Comment by mattlerner on Matt_Lerner's Shortform · 2020-04-22T18:21:37.428Z · score: 1 (1 votes) · EA · GW

Proportional representation

Comment by mattlerner on Matt_Lerner's Shortform · 2020-04-13T21:16:51.339Z · score: 7 (5 votes) · EA · GW

School closures

Workplace closures

The usual caveats apply here: cross-country comparisons are often BS, correlation is not causation, I'm presenting smoothed densities instead of (jagged) histograms, etc, etc...

I've combined data on electoral system design and covid response to start thinking about the possible relationships between electoral system and crisis response. Here's some initial stuff: the gap, in days, between first confirmed cases and first school and workplace closures. Note that n= ~80 for these two datasets, pending some cleaning and hopefully a fuller merge between the different datasets.

To me, the potentially interesting thing here is the apparently lower variability of PR government responses. But I think there's a 75% chance that this is an illusion... there are many more PR governments than others in the dataset, and this may just be an instance of variability decreasing with sample size.

If there's an appetite here for more like this, I'll try and flesh out the analysis with some more instructive stuff, with the predictable criticisms either dismissed or validated.

Comment by mattlerner on Matt_Lerner's Shortform · 2020-04-09T19:27:21.429Z · score: 1 (1 votes) · EA · GW

Or of course, restrict our sample to a smaller geographic region in the US with more prevalence.

Comment by mattlerner on Matt_Lerner's Shortform · 2020-04-09T18:59:10.261Z · score: 4 (3 votes) · EA · GW

It seems like there's a significant need right now to identify what the plausible relationship is between mask-wearing and covid19 symptoms. The virus is now widespread enough that a very quick Mechanical Turk survey could provide useful information.

Collect the following:

• Age group (5 categories)

• Wear a mask in public 1 month ago? (y/n)

• If yes to above, type of mask? (bandana/N95+/surgical/cloth/other)

• Sick with covid19 symptoms in past month? (y/n)

• Know anyone in everyday life who tested positive for covid19 in past month? (y/n)

• Postal code (for pop. density info)

Based on figures from this Gallup piece, a back-of-the-envelope says we could get usable results from surveying 20,000 Americans -- but we could work with a much smaller sample if we survey in a country where the virus is more prevalent.

Comment by mattlerner on What is the average EA salary? · 2020-04-05T19:14:46.168Z · score: 1 (1 votes) · EA · GW

I'd love to see some more information about the distribution (e.g. percentiles, change since previous years, breakdown by organization size/type or by role). Is it possible to provide that while maintaining anonymity?

Comment by mattlerner on The case for building more and better epistemic institutions in the effective altruism community · 2020-03-30T20:04:54.804Z · score: 11 (8 votes) · EA · GW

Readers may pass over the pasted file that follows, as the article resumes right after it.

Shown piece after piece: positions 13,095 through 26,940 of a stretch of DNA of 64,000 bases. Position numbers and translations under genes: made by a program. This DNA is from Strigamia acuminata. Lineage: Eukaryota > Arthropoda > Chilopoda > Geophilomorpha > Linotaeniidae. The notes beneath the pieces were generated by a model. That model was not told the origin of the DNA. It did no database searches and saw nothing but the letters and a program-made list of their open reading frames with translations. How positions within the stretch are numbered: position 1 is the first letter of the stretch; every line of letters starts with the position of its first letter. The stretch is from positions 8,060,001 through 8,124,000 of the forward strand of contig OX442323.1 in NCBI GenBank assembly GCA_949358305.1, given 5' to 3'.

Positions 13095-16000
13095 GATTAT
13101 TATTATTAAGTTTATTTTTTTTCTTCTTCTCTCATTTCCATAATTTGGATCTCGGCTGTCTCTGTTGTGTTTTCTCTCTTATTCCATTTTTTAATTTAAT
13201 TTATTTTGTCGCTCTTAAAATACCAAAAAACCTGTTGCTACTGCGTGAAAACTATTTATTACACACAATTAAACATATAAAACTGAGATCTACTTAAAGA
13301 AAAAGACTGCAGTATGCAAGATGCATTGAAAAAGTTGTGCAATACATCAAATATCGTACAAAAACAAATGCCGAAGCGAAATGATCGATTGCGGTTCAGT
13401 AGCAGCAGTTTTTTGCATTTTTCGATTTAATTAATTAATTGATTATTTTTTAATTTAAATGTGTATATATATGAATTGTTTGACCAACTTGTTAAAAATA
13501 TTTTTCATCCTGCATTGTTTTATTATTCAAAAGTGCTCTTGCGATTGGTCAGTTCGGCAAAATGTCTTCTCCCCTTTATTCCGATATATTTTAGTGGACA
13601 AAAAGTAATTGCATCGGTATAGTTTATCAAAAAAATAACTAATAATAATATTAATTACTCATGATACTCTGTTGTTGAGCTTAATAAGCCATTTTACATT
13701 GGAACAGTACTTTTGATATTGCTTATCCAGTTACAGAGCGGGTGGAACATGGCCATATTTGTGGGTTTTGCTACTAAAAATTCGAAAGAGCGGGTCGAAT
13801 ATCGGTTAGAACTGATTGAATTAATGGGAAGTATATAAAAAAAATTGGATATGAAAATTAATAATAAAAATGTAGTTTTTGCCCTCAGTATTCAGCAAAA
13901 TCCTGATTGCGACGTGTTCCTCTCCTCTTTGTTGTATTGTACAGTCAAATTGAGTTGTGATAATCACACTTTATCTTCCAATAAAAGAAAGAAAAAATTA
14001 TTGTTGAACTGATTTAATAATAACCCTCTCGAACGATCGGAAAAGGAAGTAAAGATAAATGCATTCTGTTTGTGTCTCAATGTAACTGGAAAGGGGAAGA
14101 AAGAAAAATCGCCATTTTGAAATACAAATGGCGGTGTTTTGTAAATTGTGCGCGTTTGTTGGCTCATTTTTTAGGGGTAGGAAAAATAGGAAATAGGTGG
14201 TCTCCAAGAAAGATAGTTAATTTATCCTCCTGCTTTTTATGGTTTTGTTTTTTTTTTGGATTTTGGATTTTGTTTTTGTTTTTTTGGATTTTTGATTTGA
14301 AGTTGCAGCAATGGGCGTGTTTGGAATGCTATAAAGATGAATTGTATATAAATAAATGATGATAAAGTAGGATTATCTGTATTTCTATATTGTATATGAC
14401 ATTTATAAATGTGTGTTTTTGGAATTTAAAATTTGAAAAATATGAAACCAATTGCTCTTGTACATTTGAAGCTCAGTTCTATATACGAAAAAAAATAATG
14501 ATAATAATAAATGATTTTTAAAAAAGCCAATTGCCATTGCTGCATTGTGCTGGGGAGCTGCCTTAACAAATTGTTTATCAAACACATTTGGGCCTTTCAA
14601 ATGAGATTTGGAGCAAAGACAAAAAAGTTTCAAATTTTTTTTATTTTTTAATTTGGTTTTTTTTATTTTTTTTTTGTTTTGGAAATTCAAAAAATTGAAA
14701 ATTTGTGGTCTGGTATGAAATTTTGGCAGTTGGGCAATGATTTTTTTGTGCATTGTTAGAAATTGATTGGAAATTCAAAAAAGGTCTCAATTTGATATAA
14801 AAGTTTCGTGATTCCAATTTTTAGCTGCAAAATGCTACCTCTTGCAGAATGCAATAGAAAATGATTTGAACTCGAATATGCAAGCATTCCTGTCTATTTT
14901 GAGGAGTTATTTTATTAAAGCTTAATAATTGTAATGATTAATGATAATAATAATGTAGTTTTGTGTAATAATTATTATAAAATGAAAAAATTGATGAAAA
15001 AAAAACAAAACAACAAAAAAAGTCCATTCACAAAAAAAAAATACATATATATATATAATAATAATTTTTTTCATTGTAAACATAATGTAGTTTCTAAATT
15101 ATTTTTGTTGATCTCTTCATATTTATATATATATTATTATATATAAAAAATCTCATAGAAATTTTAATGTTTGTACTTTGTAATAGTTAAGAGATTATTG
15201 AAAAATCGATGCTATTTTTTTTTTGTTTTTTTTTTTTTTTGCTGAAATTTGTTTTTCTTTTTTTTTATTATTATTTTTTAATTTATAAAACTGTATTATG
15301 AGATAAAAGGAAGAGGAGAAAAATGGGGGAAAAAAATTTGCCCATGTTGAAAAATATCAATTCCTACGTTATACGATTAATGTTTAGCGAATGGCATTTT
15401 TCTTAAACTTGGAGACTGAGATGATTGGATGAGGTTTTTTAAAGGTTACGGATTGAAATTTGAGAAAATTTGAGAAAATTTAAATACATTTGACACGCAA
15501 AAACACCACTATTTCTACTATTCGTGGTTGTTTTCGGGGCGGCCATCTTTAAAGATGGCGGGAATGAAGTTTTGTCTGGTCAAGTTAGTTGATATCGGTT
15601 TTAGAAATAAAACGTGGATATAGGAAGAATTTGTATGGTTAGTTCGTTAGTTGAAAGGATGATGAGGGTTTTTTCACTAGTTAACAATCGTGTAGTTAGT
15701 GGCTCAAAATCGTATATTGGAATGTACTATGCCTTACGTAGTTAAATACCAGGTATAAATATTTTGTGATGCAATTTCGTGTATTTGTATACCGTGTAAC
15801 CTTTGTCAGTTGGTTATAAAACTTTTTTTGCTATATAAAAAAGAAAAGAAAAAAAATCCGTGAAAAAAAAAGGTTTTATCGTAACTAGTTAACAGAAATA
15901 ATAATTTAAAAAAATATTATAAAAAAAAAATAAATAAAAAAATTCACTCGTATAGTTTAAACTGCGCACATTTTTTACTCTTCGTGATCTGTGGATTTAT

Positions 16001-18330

This is a great post and I, like @rohinmshah, feel that simply the introduction of this general class of discussion is of value to the community.

With respect to expert surveys, I am somewhat surprised that there isn't someone in the EA community already pursuing this avenue in earnest. I think that it's firmly within the wheelhouse of the community's larger knowledge-building project to conduct something like the IGM experts panel across a variety of fields. I think, first, that this sort of thing is direly needed in the world at large and could have considerable direct positive effects, but secondly that it could have a number of virtues for the EA community:

  • Improve efficiency of additional research: Knowing what the expert consensus is on a given topic will save some nontrivial percentage of time when starting a literature review, and help researchers contextualize papers that they find over the course of the review. Expert consensus is a good starting place for a lit review, and surveys will save time and reduce uncertainty in that phase.
  • Let EAs know where we stand relative to the expert consensus: when we explore topics like growth as a cause area, we need to be able to (1) have a quick reference to the expert consensus at vital pivots in a conversation (e.g. do structural adjustments work?) and (2) identify with certainty where EA views might depart from the consensus.
  • Provide a basis for argument to policymakers and philanthropists: Appeals to authority are powerful persuasive mechanisms outside the EA community. Being able to fall back on expert consensus in any range of issues can be a powerful obstacle or motivator, depending on the issue. Here's an example: governments around the world continue to locally relitigate conversations about the degree to which electronic voting is safe, desirable, secure or feasible. Security researchers have a pretty solid consensus on these questions-- that consensus should be available to these governments and those of us who seek to influence them.
  • Demonstrate to those outside the community that EAs are directly linked to the mainstream research community: This is a legitimacy issue: regardless of whether the EA community ends up being broader or narrower, we are often insisting to some degree on a new way of doing things: we need to be able to demonstrate to newcomers and outsiders that we are not simply starting from scratch.